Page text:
Tags: ancient | city | discovered | iraq | idu

Ancient City Discovered in Iraq Called Idu Dates Back 3,300 Years Ago

By David Ogul   |   Tuesday, 01 Oct 2013 06:17 PM

Archaeologists have discovered the remains of an ancient city in northern Iraq that dates back to the time of the Exodus and that once served as a regional capital.

The city of Idu was found in Kurdistan, along the northern bank of the lower Zab River, according to a new report in LiveScience. The report says the city thrived between 2,900 and 3,300 years ago (the Exodus is believed to have occurred about 3,300 years ago).

Editor's Note: ObamaCare Is Here. Are You Prepared?

Cinzia Pappi, an archaeologist at the University of Leipzig in Germany is quoted as saying the city was once controlled by Assyrians and was used to administer the surrounding area. It later gained its independence and became the center of a short-lived kingdom that fell to the Assyrians after about 140 years.

Researchers determined the city’s name through an inscription brought to them by a villager during a 2008 survey. Excavations occurred in 2010 and 2011.

“Very few archaeological excavations had been conducted in Iraqi Kurdistan before 2008,” Pappi told LiveScience in an email. Conflicts in the country made it difficult for archaeologists to work in the area for decades, and they previously concentrated on excavations to the south at Uruk and Ur in ancient Mesopotamia.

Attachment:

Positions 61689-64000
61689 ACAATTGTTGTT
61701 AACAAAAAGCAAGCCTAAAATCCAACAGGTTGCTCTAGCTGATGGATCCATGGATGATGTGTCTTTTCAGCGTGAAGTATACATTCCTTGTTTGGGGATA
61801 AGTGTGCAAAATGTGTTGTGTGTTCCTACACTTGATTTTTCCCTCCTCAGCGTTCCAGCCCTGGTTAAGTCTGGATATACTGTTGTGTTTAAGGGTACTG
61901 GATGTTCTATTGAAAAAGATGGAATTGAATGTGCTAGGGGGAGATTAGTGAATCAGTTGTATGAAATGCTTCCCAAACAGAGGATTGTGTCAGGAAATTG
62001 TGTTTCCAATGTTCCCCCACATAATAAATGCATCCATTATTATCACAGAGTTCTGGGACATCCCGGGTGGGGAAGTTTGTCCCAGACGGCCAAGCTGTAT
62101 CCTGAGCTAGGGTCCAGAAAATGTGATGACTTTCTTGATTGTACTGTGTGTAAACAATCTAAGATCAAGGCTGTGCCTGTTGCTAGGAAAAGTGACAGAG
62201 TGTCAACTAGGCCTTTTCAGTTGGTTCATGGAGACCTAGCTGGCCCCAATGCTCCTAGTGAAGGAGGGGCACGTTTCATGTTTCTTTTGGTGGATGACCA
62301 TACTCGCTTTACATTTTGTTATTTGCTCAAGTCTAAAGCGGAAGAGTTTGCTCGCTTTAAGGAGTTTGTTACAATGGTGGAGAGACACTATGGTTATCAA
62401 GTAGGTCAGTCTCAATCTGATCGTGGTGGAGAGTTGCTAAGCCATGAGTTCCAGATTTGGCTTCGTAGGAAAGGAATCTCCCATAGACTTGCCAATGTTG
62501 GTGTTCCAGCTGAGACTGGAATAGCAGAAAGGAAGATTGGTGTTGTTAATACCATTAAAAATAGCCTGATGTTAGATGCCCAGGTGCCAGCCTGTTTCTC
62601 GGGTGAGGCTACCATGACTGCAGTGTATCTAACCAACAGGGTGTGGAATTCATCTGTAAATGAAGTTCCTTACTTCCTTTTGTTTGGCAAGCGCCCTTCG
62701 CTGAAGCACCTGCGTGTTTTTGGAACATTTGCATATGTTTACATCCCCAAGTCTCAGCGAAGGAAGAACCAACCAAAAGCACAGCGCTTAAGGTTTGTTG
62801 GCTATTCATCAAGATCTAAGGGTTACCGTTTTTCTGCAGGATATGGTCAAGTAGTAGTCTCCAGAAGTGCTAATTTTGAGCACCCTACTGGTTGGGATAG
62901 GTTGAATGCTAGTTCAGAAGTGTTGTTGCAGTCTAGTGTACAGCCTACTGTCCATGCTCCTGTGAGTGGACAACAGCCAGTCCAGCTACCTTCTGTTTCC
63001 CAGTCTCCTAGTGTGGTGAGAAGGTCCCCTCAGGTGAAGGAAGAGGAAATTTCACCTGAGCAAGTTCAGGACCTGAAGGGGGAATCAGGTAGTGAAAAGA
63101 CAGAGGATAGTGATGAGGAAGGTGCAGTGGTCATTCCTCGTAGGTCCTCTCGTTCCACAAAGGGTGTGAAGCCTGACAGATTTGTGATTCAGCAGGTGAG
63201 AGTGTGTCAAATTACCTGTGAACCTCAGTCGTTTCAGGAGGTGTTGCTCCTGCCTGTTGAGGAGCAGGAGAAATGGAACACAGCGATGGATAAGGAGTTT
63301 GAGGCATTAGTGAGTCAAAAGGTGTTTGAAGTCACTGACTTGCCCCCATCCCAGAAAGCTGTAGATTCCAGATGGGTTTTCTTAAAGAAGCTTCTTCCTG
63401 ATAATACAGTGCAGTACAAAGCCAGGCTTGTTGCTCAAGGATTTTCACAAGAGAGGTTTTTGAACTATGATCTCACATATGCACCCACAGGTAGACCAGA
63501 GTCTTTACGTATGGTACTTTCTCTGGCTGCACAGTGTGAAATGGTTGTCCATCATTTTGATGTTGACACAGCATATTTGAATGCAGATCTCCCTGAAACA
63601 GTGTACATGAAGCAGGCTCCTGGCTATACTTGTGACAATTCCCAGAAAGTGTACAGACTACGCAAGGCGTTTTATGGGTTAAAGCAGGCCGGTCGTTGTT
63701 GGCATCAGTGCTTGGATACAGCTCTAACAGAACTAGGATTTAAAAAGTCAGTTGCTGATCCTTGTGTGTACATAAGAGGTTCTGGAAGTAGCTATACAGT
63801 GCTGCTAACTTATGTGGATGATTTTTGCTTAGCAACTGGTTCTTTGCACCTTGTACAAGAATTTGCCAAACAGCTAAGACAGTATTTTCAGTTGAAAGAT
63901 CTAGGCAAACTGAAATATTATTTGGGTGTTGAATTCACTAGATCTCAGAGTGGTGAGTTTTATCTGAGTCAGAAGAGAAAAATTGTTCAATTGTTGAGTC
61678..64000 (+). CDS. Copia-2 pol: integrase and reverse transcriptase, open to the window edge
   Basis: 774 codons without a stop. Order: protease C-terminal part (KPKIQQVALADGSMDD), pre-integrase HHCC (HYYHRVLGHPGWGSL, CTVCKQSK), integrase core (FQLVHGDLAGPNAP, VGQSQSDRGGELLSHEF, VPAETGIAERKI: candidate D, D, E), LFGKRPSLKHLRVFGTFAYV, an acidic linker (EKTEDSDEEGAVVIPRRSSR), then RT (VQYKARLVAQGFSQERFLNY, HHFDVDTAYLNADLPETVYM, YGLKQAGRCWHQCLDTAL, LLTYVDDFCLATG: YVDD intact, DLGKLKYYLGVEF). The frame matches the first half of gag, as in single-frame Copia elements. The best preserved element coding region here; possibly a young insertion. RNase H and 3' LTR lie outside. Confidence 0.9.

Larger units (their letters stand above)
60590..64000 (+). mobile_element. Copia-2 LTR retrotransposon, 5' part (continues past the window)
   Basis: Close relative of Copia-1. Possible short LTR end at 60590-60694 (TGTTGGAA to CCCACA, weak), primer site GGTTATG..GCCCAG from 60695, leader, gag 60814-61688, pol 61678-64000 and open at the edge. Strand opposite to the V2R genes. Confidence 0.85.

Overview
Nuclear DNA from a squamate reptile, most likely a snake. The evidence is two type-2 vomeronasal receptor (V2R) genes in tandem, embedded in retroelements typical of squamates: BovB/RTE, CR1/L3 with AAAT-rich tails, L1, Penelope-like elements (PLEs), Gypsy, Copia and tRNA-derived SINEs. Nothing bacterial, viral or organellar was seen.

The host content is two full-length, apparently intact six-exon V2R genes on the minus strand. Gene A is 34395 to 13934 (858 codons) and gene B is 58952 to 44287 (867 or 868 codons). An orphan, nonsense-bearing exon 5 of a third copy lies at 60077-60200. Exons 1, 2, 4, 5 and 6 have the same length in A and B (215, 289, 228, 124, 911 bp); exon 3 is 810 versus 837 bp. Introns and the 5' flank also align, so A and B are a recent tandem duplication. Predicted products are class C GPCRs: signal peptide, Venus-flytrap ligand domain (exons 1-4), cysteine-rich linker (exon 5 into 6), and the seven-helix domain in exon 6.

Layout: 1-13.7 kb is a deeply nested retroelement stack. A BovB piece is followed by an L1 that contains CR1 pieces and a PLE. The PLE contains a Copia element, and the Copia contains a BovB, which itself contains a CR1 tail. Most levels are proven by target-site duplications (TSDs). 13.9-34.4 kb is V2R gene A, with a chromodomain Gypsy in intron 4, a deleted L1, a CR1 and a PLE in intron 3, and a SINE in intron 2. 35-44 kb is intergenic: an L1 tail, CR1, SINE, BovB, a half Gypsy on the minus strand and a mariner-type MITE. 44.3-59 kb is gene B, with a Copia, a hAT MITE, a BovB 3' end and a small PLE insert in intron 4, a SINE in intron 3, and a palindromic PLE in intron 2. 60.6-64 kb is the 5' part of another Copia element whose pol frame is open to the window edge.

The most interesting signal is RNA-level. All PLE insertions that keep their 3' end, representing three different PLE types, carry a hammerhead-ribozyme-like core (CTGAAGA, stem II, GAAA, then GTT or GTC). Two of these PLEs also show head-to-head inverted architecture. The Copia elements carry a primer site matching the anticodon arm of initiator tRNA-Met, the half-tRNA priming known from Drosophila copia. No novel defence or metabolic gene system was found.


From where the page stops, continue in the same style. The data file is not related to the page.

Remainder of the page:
Researchers say the ancient city at one time housed extravagant palaces. “When Idu was an independent city, one of its rulers, Ba’ilanu, went so far as to boast that his palace was better than any of his predecessors,” wrote LiveScience. “The palace he built he made greater than that of his fathers,” the ancient ruler boasted.

A piece of artwork, a bearded sphinx with the head of a man and the body of a winged lion, was glazed onto a brick that was found in four fragments. An inscription reads, “Palace of Ba’auri, king of the land of Idu, son of Edima, also king of the land of Idu.”

Idu’s remains are part of a 32-foot mound called a tell, on top of which sits the modern-day village of Satu Qala.

Archaeologists will need permission from villagers and local government officials before they can conduct any further digs.

Editor's Note: Do You Support Obamacare? Vote in Urgent National Poll

Related stories:

Cross of Jesus Found? Archaeologists Think They Have a Piece

King David's Palace Found Near Jerusalem, Say Archaeologists

© 2015 Newsmax. All rights reserved.

1Like our page

Newsmax, Moneynews, Newsmax Health, and Independent. American. are registered trademarks of Newsmax Media, Inc. Newsmax TV, and Newsmax World are trademarks of Newsmax Media, Inc.

America's News Page
©  Newsmax Media, Inc.
All Rights Reserved